We still had lots of time left in New York, and Rachel and I, we both would agree, are at our happiest when we are in New York, together.
We still were full from Ernesto’s the night before and so the brioche held us down and so we would go to the dive bars rather than eat.
We went to Lady Jay’s.
We met Sean Thor Conroe there. He wrote the book Fuccboi.
It’ll be coming out soon.
If you follow books, you’ll hear about it.
After all the bullshit in the past year, it was nice being in a bar in New York City, albeit outside, albeit the bar closed early.
The old normal.
Give me the old normal.
There were a number of us there. Some I knew well, some not so well, some not at all.
We’re normal people.
We like people stuff.
We want to live again.
At Lady Jay’s the bartenders are cool.
People are cool.
We like cool people.
It was good.
Martina comes around the patio and checks on the tables.
On our way out, Rachel said to Martina, “You look like my friend in Australia. She’s a model.”
Saturday, May 22
We dropped in at Pizzette one day. They do a good pizza.
We had the margherita.
We had the prosciutto-arugula.
It’s kinda half like an Italian pizza, half like a New York–style one. It’s good. Not especially costly either.
The Pizzette burger is also recommended.
They’ll sell you pitchers of cocktails, too.
Rachel said, “Aperol spritz.”
I said, “what’s that?”
She told me.
Aperol spritz is good.
We had two pitchers and were a bit drunk, just not drunk — the way it should be, of an afternoon.
Sunday, May 23
We went to the Commodore on Sunday. Everybody had spicy chicken sandwiches and I had a Trailways cocktail, sub gin for vodka.
Monday, May 24
Spicy food kills me.
The next day, I had a stomachache and I didn’t want to eat and was hungry. I needed a sandwich that was forgiving.
White bread, mayoey, turkey, cheese — that type of thing was what I needed. Rachel said, “Lie down and I’ll go.”
She came back with exactly the thing.
Respect to the J.C. Deli.
Enough. It’s time to go.
I was thinking about the animals we ate.
I was a vegetarian for almost five years once — the longest stretch I had ever done that.
The thing about eating animals: It isn’t right. Not much is right, though.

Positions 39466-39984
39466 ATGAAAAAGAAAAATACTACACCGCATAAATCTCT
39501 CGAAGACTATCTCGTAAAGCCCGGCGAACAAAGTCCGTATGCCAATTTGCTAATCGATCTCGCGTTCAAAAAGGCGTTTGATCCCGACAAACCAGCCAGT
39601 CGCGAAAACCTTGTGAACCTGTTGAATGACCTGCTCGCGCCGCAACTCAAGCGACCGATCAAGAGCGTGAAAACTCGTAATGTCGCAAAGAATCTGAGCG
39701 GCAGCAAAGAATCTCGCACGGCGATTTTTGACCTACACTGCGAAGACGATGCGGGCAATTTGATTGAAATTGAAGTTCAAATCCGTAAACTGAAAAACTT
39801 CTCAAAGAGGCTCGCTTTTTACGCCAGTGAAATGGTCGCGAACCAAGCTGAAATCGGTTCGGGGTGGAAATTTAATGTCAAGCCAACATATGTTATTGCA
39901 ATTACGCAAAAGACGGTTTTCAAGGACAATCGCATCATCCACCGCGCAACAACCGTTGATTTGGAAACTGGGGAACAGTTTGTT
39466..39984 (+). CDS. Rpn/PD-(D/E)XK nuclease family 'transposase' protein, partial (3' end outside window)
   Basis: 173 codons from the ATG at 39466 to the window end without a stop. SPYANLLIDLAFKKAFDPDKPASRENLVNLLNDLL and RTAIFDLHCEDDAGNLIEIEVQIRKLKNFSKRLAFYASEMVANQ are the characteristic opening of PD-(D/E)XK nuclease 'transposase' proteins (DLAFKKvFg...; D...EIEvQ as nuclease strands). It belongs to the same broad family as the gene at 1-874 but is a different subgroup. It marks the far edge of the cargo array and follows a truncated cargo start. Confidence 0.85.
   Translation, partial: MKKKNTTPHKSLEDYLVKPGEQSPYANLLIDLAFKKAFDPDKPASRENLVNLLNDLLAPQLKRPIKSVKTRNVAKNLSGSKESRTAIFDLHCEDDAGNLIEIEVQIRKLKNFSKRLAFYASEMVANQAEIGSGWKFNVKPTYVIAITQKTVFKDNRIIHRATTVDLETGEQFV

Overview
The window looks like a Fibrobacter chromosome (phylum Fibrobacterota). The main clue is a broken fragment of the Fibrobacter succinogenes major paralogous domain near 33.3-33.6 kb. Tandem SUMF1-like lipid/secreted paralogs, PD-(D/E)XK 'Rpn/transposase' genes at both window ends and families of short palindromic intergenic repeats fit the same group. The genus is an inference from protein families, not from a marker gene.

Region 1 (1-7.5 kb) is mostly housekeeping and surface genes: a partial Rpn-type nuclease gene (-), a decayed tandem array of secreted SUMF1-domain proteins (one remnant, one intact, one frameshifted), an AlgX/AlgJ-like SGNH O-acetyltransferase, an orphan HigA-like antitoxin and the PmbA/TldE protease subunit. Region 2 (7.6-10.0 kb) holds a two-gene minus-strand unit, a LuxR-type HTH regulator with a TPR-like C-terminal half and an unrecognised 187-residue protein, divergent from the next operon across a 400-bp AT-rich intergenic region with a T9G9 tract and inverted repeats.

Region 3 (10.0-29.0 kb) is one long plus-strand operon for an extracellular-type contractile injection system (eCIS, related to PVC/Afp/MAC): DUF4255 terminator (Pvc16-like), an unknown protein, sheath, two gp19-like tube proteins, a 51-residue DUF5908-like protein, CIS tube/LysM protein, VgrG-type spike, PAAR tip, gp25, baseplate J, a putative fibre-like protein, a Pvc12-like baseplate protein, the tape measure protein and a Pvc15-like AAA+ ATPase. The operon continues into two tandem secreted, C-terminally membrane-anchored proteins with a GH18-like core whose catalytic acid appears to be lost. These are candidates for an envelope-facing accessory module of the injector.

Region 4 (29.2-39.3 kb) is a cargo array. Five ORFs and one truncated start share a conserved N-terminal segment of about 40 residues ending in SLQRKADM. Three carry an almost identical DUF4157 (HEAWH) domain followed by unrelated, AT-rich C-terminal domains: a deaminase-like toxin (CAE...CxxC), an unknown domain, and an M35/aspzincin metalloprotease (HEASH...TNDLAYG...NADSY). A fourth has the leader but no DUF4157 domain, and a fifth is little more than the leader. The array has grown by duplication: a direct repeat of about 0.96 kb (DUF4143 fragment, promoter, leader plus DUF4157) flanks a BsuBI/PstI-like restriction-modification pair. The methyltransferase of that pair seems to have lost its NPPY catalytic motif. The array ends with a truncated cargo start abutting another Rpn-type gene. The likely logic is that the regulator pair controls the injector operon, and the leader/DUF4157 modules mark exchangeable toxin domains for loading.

All the things in your life — and, of those, you might count on one hand the number of them that truly were.
We are people and live fucked-up lives often, and those of us that do know it. If that’s you, then you know you don’t forget. It is no excuse.
I just want to say something about cooks.
Cooks, chefs (whatever): they are the great artists.
They don’t make a deal out of things.
They make comfort and nourishment out of death.
Thank a cook today.
Say to the cook, I get it.
God willing, one day you won’t see the day you cannot have food. God willing, it’ll be a given.
We have had a bad time lately.
We have a bad time for all the lies.
Food is a lie.
So is death.
Thanks to the cook.
The cook takes an ugly lie and makes a pretty lie out of it.
I’d like to be a vegan. Perhaps.
Just I may fall apart.
There is a rule on this planet: Everything lives at the expense of something else.
Tuesday, May 25
I had the tripe at Ernesto’s the other day.
The tripe was good.
Tripe is cow stomach.
I was dopesick once and ate sweetbreads.
That was the only thing I kept down the whole ten days.
This was a while ago, and yet I remember it exactly, because it means something. In Europe they used to eat lots of animal organs when they could. Think: kidney pie.
The organs have the best nourishment in them.
The people used to prefer them since they were helpful.
This was before Walgreens, before vitamins.
They did not grow a lot of fruit and stuff.
No one knew about cabbage having vitamin C in it then.
This was pre–Captain Cook.
Captain Cook was a good sailor.
He cured scurvy.
Cabbage had vitamin C in it.
You could preserve it with vinegar.
The cabbage would last the voyage.
The sailors did not die.
Captain Cook had a genius for certain things; namely: sailing and diet stuff.
Captain Cook had a genius for things.
He also was pushy.
He died kind of like Magellan did, from being overly pushy.
There is one more thing.
Joshua Atwood wrote to me about how to make a good tripe dish:
Callos de Joan. Named after the guy who showed Ryan how to make the tripe while he was at Akelarre. He’s a Catalan chef, and the style of the dish is the Madrid style of cooking tripe, where the stew is thickened with a roux. We boil the tripe in water for three hours to purge it. Then cook it down with calf’s feet, pig’s feet, smoked ham hocks, an onion studded with cloves, some leeks, carrots, garlic, and herbs for eight hours.
After that, we pull all the meat and tendons from the calf’s and pig’s feet, cut the tripe up, and set aside. Then we take all the jamon iberico and dried chorizo scraps we have lying around the kitchen and sweat them down with onions and garlic. Then make a roux with all the fat rendered out of the dried meats. We then add all the gelatinous cooking liquid to the roux along with pimenton to make a thick rich and spicy sauce and add all the tripe and meat bits to it. A staple on our constantly changing menu because we love it so much.
I leave it with you now, in parting.